Google Has Launched Adiantum, a New Encryption Algorithm

Date: 10 Feb 2019 Category : | Author: Graham Penrose

The Hacker News are reporting that Google are launching a new and faster storage encryption algorithm intended to encrypt locally stored data more efficiently on low end devices – certain mobile phones and many types of smart IoT devices – that do not have the hardware to implement existing more processor hungry encryption methods.

Encryption can be expensive and causes performance issues, especially for low-end devices that don’t have hardware support for making the encryption and decryption process faster. Since data security concerns have recently become very important, not using encryption is no more a wise tradeoff, and at the same time, using a secure but slow device on which apps take much longer to launch is also not an option.

Currently Android OS supports AES-128-CBC-ESSIV for full-disk encryption and AES-256-XTS for file-based encryption, and Google has already made it mandatory for device manufacturers to include AES encryption on most devices shipped with Android 6.0 or later. But many low-end and other connected devices today available in the market are exempted from using encryption because of poor AES performance (50 MiB/s and below).

Adiantum

To solve this issue, Google has once again stepped forward, this time with “Adiantum,” a new form of efficient storage encryption that has been designed to protect local data without slowing down devices that don’t support hardware-accelerated cryptography.

“Adiantum allows us to use the ChaCha stream cipher in a length-preserving mode, by adapting ideas from AES-based proposals for length-preserving encryption such as HCTR and HCH,” Google said.”On ARM Cortex-A7, Adiantum encryption and decryption on 4096-byte sectors is about 10.6 cycles per byte, around 5x faster than AES-256-XTS.”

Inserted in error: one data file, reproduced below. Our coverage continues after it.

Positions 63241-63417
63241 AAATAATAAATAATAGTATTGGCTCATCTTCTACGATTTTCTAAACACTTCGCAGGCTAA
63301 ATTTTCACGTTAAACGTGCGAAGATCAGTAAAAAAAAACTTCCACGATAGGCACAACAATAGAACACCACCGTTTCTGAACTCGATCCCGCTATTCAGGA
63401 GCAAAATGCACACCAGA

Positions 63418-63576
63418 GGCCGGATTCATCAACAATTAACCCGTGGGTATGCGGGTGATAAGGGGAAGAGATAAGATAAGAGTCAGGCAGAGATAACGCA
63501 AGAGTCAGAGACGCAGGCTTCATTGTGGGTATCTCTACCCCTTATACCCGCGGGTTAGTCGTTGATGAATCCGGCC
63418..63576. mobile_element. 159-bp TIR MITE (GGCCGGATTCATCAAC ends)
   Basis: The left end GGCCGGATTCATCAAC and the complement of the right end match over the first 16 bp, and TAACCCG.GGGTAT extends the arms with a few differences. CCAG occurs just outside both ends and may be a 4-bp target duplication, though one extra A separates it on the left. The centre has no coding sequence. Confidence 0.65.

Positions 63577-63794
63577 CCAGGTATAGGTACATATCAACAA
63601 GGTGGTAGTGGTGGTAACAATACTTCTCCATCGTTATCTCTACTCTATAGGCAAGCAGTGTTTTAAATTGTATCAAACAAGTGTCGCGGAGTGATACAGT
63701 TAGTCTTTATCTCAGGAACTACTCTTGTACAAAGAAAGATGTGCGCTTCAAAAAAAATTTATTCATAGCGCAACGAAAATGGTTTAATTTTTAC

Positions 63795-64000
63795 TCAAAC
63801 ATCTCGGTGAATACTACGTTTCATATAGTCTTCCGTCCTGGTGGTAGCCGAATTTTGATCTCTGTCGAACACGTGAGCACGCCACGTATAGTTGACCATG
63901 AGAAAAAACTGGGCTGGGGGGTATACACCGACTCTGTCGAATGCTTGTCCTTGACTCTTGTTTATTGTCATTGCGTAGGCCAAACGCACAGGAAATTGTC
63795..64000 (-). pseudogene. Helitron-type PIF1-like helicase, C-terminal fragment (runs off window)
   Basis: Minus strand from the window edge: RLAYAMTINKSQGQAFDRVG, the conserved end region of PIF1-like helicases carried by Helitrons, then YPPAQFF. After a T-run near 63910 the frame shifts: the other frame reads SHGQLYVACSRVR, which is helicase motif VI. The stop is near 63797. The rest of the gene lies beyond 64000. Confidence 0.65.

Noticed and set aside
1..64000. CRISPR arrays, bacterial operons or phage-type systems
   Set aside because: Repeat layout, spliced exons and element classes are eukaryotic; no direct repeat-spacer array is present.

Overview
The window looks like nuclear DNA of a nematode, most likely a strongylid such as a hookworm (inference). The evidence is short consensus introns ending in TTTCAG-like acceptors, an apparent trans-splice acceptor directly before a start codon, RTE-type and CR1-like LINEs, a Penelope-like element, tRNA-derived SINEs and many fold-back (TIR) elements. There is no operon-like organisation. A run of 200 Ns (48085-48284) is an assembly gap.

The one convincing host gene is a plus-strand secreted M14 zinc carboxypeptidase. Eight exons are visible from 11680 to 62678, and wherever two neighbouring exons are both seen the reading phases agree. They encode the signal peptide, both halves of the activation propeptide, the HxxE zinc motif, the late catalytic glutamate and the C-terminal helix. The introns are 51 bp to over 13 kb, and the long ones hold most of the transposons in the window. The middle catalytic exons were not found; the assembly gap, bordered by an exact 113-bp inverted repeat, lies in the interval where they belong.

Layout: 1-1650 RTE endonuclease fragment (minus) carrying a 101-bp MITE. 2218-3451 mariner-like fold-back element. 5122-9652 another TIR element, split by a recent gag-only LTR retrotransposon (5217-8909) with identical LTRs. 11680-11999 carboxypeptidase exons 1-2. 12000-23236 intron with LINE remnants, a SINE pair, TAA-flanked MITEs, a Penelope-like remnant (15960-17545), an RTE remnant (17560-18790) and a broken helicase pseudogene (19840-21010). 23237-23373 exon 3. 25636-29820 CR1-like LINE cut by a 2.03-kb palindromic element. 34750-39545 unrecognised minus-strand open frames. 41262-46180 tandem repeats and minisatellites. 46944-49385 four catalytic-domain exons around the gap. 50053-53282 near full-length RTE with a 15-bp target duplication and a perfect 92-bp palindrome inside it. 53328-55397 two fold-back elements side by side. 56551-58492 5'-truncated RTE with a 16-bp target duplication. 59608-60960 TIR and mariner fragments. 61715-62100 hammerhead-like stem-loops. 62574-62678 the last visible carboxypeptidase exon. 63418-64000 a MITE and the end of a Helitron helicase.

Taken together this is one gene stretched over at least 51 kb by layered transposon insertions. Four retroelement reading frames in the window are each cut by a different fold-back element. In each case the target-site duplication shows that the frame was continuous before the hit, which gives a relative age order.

For those unaware, the ChaCha stream cipher is extremely secure and much faster than Advanced Encryption Standard (AES) when hardware acceleration is unavailable, as it exclusively relies on operations that all CPUs natively support—additions, rotations, and XORs.

According to Google, Adiantum has primarily been designed to become the next widely accepted alternative that offers maximum security along with sufficient performance on lower-end ARM processors.

“Our hope is that Adiantum will democratize encryption for all devices,” Eugene Liderman, Director of Mobile Security Strategy at Android Security and Privacy Team says. “Just like you would not buy a phone without text messaging, there’ll be no excuse for compromising security for the sake of device performance.”

For more technical details about Adiantum and how it works, you can head on to the Google Security blog post and a white paper (PDF and GitHub) published by the company with more information.

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